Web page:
This letter has caused considerable polemic. Having established that the large gas chamber was indeed a homicidal chamber, little other evidence, apart from Rascher's letter had surfaced to confirm its actual use on human beings. There is, however, a little-known book that might support the use of this gas chamber at least for experimental purposes.
A British Intelligence operative, Captain S. Payne Best had been kidnapped, together with other British officers, by the Gestapo from a hotel in Venlo, a small Dutch town bordering Nazi Germany. The kidnapping took place before the Germans had occupied Holland which was, until that moment, a peaceful neutral country. Capt. Best, a meticulous officer, intelligence specialist and compulsive diarist, was treated rather better than most prisoners of the Nazis, having been assigned cells in the areas reserved for distinguished prisoners. Initially held in Sachsenhausen, Capt. Best was moved to Buchenwald in August of 1944.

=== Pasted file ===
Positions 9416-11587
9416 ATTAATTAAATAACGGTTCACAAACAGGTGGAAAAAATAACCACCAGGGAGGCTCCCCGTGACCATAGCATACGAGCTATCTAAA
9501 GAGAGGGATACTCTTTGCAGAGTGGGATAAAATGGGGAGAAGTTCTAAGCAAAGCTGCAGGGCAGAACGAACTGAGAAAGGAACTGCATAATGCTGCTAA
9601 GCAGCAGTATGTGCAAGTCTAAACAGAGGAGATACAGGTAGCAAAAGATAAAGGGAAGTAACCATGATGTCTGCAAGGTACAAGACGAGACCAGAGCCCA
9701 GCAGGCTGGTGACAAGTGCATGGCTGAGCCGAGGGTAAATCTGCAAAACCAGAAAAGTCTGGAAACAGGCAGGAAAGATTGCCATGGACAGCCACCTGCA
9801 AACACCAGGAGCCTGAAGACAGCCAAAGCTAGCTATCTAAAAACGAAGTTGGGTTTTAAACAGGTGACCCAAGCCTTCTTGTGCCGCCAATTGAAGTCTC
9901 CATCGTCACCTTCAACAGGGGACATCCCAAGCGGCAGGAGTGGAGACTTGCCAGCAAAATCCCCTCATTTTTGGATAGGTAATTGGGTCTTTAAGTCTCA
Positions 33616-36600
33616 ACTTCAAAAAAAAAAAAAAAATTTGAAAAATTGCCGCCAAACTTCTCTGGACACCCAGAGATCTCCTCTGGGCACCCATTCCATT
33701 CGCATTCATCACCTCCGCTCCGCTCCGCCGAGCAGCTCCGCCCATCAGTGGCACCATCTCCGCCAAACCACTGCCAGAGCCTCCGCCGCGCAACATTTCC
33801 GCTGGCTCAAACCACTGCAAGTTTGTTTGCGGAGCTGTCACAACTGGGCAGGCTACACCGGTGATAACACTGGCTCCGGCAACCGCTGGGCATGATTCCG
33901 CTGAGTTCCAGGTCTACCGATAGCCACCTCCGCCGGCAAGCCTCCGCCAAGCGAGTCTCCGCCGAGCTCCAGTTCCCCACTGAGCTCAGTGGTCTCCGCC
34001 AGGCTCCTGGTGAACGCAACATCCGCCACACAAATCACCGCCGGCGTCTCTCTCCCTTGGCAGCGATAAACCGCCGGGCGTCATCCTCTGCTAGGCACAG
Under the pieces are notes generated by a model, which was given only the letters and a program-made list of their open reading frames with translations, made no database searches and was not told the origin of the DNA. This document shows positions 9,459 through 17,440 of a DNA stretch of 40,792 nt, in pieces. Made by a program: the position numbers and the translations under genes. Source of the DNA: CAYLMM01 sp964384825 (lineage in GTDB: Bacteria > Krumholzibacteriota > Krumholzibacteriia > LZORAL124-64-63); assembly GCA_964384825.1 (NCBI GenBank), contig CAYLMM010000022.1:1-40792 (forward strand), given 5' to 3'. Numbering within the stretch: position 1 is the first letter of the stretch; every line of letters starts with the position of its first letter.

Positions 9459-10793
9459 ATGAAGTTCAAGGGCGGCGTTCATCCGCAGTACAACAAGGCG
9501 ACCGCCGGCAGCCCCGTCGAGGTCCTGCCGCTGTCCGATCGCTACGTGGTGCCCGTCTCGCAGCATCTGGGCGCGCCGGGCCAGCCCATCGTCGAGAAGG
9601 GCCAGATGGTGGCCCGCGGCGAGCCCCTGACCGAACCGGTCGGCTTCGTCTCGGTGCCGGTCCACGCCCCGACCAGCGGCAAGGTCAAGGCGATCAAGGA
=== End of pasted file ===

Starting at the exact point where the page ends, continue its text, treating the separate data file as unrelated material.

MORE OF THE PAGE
Among other privileged prisoners such as General von Rabenau, Pastor Bonnhöffer, General von Falkenhausen, and Dr. Josef Müller, was Dr. Sigmund Rascher whose rather luxurious cell (No. 10), adjoined the equally comfortable cell (11) holding Captain Best, who reports:
If, as Rascher states, they had " not succeeded in solving the problem " it implies that he had probably experimented with putting men to death in the Dachau gas chamber. Rascher remained in Dachau conducting "medical experiments" until early in 1944 when he was arrested, ostensibly for assisting his wife in the kidnapping of infants. With his departure from Dachau, it is likely that further experimentation with the homicidal chamber came to an end.
When the American forces were closing in on Buchenwald, Rascher, Best and the other prominent 'special' prisoners were evacuated to Dachau and housed in the privileged prisoner area known as the "bunker." Rascher was killed by a shot to the back of the head on April 26, 1945 in cell 73 of the Dachau "bunker."  Three days later the camp was liberated by the American Army. Best was released and went on to publish his memoirs.